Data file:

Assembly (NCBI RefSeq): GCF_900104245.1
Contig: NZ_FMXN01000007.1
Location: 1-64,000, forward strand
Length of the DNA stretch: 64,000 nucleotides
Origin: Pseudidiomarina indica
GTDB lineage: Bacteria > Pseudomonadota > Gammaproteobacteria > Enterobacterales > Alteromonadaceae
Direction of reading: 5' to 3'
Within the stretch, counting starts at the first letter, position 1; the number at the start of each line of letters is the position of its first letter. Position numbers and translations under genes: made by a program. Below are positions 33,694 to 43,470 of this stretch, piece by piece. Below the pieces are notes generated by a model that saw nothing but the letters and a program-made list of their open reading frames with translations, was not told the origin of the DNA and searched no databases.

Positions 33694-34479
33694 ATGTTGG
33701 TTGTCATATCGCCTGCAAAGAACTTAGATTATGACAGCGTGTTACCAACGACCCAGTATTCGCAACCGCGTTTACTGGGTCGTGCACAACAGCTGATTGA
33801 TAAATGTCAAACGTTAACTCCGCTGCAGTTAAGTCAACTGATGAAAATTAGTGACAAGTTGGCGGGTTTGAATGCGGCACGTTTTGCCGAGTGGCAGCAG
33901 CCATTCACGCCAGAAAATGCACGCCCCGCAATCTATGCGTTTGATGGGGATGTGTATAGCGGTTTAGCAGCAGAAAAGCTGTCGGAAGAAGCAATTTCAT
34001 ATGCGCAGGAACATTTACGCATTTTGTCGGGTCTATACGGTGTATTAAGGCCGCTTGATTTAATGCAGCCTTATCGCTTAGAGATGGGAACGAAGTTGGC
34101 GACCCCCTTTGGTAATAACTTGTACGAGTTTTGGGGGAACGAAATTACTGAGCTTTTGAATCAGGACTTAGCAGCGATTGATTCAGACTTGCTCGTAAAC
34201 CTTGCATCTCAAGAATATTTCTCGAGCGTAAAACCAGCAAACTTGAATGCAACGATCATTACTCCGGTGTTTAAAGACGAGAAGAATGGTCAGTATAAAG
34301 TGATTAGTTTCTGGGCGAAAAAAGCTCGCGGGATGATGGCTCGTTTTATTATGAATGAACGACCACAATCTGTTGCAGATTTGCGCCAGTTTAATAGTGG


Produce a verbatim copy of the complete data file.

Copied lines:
Assembly (NCBI RefSeq): GCF_900104245.1
Contig: NZ_FMXN01000007.1
Location: 1-64,000, forward strand
Length of the DNA stretch: 64,000 nucleotides
Origin: Pseudidiomarina indica
GTDB lineage: Bacteria > Pseudomonadota > Gammaproteobacteria > Enterobacterales > Alteromonadaceae
Direction of reading: 5' to 3'
Within the stretch, counting starts at the first letter, position 1; the number at the start of each line of letters is the position of its first letter. Position numbers and translations under genes: made by a program. Below are positions 33,694 to 43,470 of this stretch, piece by piece. Below the pieces are notes generated by a model that saw nothing but the letters and a program-made list of their open reading frames with translations, was not told the origin of the DNA and searched no databases.

Positions 33694-34479
33694 ATGTTGG
33701 TTGTCATATCGCCTGCAAAGAACTTAGATTATGACAGCGTGTTACCAACGACCCAGTATTCGCAACCGCGTTTACTGGGTCGTGCACAACAGCTGATTGA
33801 TAAATGTCAAACGTTAACTCCGCTGCAGTTAAGTCAACTGATGAAAATTAGTGACAAGTTGGCGGGTTTGAATGCGGCACGTTTTGCCGAGTGGCAGCAG
33901 CCATTCACGCCAGAAAATGCACGCCCCGCAATCTATGCGTTTGATGGGGATGTGTATAGCGGTTTAGCAGCAGAAAAGCTGTCGGAAGAAGCAATTTCAT
34001 ATGCGCAGGAACATTTACGCATTTTGTCGGGTCTATACGGTGTATTAAGGCCGCTTGATTTAATGCAGCCTTATCGCTTAGAGATGGGAACGAAGTTGGC
34101 GACCCCCTTTGGTAATAACTTGTACGAGTTTTGGGGGAACGAAATTACTGAGCTTTTGAATCAGGACTTAGCAGCGATTGATTCAGACTTGCTCGTAAAC
34201 CTTGCATCTCAAGAATATTTCTCGAGCGTAAAACCAGCAAACTTGAATGCAACGATCATTACTCCGGTGTTTAAAGACGAGAAGAATGGTCAGTATAAAG
34301 TGATTAGTTTCTGGGCGAAAAAAGCTCGCGGGATGATGGCTCGTTTTATTATGAATGAACGACCACAATCTGTTGCAGATTTGCGCCAGTTTAATAGTGG